Lessening The Grip Of Probate On Your Estate

8 July 2022
 Categories: Law, Blog

In general, probate is inevitable. Only those with very small estates will manage to avoid it entirely. However, you can still do quite a lot to keep property away from probate's grips. Read on and find out how simple it can be to lessen the grip of probate on your estate.

Better Than a Will

If you are seeking an estate method that does nearly everything a will does but better, then a trust may be right for you. Trusts can be either irrevocable or revocable and they allow the creator to leave property to beneficiaries just as a will does. A trustee is appointed to oversee the trust rather than an executor. However, a trust has several benefits over a will such as:

  • Trusts are not public instruments and do not need to be filed with the probate court or anywhere else. That means everything within the trust is private and only the trustee knows all the provisions.
  • Any property held in the trust stays out of probate, even if the same piece of property is mentioned specifically in the will. A trust has legal precedence over a will.

Dealing With Deeds 

Many times, real estate makes up the largest portion, value-wise, of an estate. You can protect your real estate and keep it out of probate court by making simple changes to your real estate deed. Deeds can be altered to include the names of those you want to inherit the property along with your name. In many states, however, a living lawful spouse cannot be denied a share of the estate's real estate. Speak to your estate lawyer about these deeds that are often known as estate trusts or right of survivorship deeds.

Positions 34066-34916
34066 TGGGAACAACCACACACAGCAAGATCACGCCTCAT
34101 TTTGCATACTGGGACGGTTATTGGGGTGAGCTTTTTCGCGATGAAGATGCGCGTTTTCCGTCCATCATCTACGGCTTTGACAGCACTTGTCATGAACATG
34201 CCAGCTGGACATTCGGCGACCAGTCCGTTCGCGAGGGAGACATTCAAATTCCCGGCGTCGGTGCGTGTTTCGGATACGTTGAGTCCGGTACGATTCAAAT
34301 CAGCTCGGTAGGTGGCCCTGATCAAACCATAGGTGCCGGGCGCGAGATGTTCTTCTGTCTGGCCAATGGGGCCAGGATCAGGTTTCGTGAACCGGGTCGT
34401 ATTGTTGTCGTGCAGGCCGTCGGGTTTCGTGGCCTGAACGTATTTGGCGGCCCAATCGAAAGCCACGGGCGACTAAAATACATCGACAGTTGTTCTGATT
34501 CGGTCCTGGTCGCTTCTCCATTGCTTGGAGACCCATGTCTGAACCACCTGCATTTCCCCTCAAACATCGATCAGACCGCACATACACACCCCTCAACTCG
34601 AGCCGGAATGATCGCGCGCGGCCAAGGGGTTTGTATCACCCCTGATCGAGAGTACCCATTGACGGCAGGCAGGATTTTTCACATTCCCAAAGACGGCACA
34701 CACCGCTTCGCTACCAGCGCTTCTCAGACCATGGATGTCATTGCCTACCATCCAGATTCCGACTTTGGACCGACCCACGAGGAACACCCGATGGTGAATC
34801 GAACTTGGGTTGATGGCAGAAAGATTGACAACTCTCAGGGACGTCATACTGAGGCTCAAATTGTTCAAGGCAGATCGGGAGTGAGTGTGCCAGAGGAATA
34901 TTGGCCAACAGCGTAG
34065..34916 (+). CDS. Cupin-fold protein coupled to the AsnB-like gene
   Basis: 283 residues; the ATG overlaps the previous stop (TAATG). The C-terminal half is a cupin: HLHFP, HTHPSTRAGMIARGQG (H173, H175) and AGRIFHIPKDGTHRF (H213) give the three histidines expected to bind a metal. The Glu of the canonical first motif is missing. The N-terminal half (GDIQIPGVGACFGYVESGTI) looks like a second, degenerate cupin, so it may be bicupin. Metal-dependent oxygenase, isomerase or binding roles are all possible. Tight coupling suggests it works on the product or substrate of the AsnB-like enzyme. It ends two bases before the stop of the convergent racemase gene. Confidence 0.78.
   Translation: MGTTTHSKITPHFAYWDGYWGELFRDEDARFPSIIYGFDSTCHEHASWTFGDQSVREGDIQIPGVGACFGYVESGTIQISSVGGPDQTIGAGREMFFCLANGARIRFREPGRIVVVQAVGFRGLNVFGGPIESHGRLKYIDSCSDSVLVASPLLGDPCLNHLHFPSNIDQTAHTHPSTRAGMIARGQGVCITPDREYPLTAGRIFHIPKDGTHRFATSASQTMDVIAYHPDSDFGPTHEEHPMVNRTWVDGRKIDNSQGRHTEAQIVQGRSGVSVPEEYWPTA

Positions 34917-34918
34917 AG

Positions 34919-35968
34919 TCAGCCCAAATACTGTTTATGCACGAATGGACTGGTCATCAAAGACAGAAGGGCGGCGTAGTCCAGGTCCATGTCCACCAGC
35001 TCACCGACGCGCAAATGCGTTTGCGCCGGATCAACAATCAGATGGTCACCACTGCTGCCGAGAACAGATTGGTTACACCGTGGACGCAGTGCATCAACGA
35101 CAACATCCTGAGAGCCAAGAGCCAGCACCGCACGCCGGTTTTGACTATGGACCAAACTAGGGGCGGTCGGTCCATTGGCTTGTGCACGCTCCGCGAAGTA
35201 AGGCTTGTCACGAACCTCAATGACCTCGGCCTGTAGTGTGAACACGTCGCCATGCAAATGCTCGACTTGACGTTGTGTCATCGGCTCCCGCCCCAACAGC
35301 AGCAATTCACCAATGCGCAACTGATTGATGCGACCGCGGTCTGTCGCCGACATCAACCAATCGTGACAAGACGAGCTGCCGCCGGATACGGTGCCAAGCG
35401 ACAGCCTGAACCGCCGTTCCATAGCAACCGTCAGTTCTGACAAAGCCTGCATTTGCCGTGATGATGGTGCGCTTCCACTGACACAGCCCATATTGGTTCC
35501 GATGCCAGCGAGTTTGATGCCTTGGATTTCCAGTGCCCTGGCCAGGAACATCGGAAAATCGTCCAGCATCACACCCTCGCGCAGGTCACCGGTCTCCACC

Bank Accounts Can Be Transferred

Lastly, a quick and easy document completed at your banking or investment institution can keep your funds away from probate and make them available to your loved ones quickly. Known as payable-on-death or transfer-on-death, these documents automatically transfer funds in savings, checking, retirement, stocks and bonds, and other accounts directly to those named on the forms when the owner passes away. In most cases, bank accounts are frozen once the owner is deceased. However, an account with these designations can be disbursed or transferred to a named beneficiary as soon as the death certificate is presented to the institution.

To learn more about any of the three estate moves mentioned above, speak to your estate attorney.